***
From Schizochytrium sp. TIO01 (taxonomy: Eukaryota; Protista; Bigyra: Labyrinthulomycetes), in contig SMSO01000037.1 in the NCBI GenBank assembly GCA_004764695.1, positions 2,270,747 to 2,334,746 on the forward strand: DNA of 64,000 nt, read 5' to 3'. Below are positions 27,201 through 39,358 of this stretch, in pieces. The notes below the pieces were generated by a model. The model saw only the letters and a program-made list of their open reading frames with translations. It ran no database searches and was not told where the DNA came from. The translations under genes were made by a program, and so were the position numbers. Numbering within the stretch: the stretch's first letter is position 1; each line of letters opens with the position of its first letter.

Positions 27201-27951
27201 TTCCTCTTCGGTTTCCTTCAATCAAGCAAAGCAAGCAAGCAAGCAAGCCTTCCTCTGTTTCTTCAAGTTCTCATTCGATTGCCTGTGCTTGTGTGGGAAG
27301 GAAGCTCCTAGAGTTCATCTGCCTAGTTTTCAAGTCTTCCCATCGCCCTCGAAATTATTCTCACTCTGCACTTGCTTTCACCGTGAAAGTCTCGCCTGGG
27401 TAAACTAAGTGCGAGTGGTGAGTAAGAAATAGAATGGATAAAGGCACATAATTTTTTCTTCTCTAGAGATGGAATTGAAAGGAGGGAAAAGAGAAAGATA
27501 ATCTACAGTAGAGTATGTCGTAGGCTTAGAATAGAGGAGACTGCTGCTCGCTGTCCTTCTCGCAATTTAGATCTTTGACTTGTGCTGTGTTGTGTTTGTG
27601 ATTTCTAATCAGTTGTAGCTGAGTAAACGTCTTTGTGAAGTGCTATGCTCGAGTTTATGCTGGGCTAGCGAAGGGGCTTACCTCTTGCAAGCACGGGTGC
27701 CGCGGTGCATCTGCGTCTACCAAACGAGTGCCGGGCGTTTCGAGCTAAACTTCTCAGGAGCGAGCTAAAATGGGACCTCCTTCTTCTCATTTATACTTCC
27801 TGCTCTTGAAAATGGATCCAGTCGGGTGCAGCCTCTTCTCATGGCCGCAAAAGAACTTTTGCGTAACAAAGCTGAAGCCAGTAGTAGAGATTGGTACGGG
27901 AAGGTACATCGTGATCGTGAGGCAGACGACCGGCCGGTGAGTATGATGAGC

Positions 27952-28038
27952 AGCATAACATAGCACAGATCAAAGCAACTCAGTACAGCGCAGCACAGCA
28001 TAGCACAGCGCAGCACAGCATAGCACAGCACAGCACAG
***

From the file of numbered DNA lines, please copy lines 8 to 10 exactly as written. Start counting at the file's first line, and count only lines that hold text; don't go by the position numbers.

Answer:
27701 CGCGGTGCATCTGCGTCTACCAAACGAGTGCCGGGCGTTTCGAGCTAAACTTCTCAGGAGCGAGCTAAAATGGGACCTCCTTCTTCTCATTTATACTTCC
27801 TGCTCTTGAAAATGGATCCAGTCGGGTGCAGCCTCTTCTCATGGCCGCAAAAGAACTTTTGCGTAACAAAGCTGAAGCCAGTAGTAGAGATTGGTACGGG
27901 AAGGTACATCGTGATCGTGAGGCAGACGACCGGCCGGTGAGTATGATGAGC